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How different people tend to descibe themselves

Paper Type: Free Essay Subject: Sociology
Wordcount: 2210 words Published: 1st Jan 2015

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This research paper aims to research further into the self-descriptions of two participants relating to the findings of Morris Rosenberg (1979). Rosenberg stated that younger children generally describe themselves in physical conditions, i.e. activity and characteristics, whereas older children and adults more often use character traits and relationship references.

Two participants were interviewed using a semi-structured style and the information collected was then divided into four categories cited by Rosenberg, which are; physical, character, relationships and inner. The information from the two participants was then compared to the findings of Rosenberg. Then self-evaluation, self and others, ideal self and locus of self-knowledge was also discussed, as Rosenberg said that these also change as we get older.

My findings do ascent with Rosenberg’s results that as we get older we do not use physical descriptions as much, and my findings also agree that there does seem to be a shift from locus of self-knowledge from parents to the self with age.




This study researches into the self-descriptions of two people relating to the findings this covered by Morris Rosenberg (1979), who worked off the results from Bannister and Agnew (1977). They originally noted that “children gradually become better able to distinguish themselves psychologically from others as they get older and also become more capable of thinking about themselves in different ways”. (1) Rosenberg expands on this by advocating that young children depict themselves in terms of physicality, activities and behaviour, whilst older children and adults use character and relationships more psychologically.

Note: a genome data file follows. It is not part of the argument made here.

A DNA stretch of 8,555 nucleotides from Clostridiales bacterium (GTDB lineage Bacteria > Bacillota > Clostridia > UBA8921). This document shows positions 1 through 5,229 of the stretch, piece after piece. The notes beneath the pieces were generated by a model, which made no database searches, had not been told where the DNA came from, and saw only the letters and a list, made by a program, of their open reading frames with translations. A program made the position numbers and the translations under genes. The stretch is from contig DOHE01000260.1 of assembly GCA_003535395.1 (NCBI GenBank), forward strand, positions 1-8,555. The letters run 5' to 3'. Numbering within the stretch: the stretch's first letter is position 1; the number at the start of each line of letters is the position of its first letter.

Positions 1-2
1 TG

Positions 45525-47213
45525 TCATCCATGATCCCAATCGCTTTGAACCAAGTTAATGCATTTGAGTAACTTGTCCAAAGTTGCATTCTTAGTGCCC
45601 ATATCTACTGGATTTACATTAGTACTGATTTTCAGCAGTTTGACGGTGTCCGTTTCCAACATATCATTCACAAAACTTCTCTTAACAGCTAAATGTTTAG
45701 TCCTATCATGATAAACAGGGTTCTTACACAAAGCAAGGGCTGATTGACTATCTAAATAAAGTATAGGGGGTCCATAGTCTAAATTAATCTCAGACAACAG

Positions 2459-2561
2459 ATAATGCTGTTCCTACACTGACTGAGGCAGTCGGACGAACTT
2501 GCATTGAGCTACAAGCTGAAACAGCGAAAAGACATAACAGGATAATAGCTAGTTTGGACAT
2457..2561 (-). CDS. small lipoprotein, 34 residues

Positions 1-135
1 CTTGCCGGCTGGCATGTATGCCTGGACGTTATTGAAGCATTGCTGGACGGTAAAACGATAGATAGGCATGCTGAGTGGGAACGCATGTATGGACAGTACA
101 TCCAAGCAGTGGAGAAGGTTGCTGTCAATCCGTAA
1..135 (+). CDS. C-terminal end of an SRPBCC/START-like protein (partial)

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Rosenberg interviewed a sample of 8 to 18 year olds randomly from 25 schools. He asked the participants questions “Who am I?” and then classified the answers given into four categories. These are; Physical – descriptions of physical features or physical activities; Character – descriptions of personality, emotional characteristics and emotional control; Relationships – descriptions of relationships with others and interpersonal traits; and, Inner – descriptions of emotions, attitudes, wishes, beliefs and secrets, such as self-knowledge. (2)

Rosenberg’s study found that the descriptions from younger children were placed on physical exertions and characteristics, while older children used more character descriptions about themselves, thus supporting that older children refer more to relationships and inner qualities.

Rosenberg additionally looked at the “locus of self-knowledge”. This refers to how children develop an independent, self-reflective sense of self, separate from others, i.e. parents. Rosenberg asked questions to try to ascertain who knew the children best, themselves or their parents. He found that younger children were more likely to rely on another person as a reference point to who they are, with only 15% placing the locus of self-knowledge within themselves, compared with nearly 50% of the older children. (2). So, as the children get older there is a shift that we know ourselves more than others, for example, parents, teachers, etcetera.

To investigate further into Rosenberg’s findings a semi-structured interview was carried out to attain information from participants. The answers are then put into the four categories, which has proven difficult to do, especially as some answers could go into several of the categories, i.e. what I have placed into one category could have gone into a different one quite easily. Moreover, another person may also interpret the answers differently and put them into a contrasting category as well. Furthermore, older children may give a false answer to a question so that it might make them look better, and they may deduce the answer that they feel the interviewee is looking for. The hypothesis is to establish if a younger child will use more physical self-descriptions and have a locus of self-knowledge from others, compared to older children who will describe themselves using inner qualities and have more of their own locus of self-knowledge.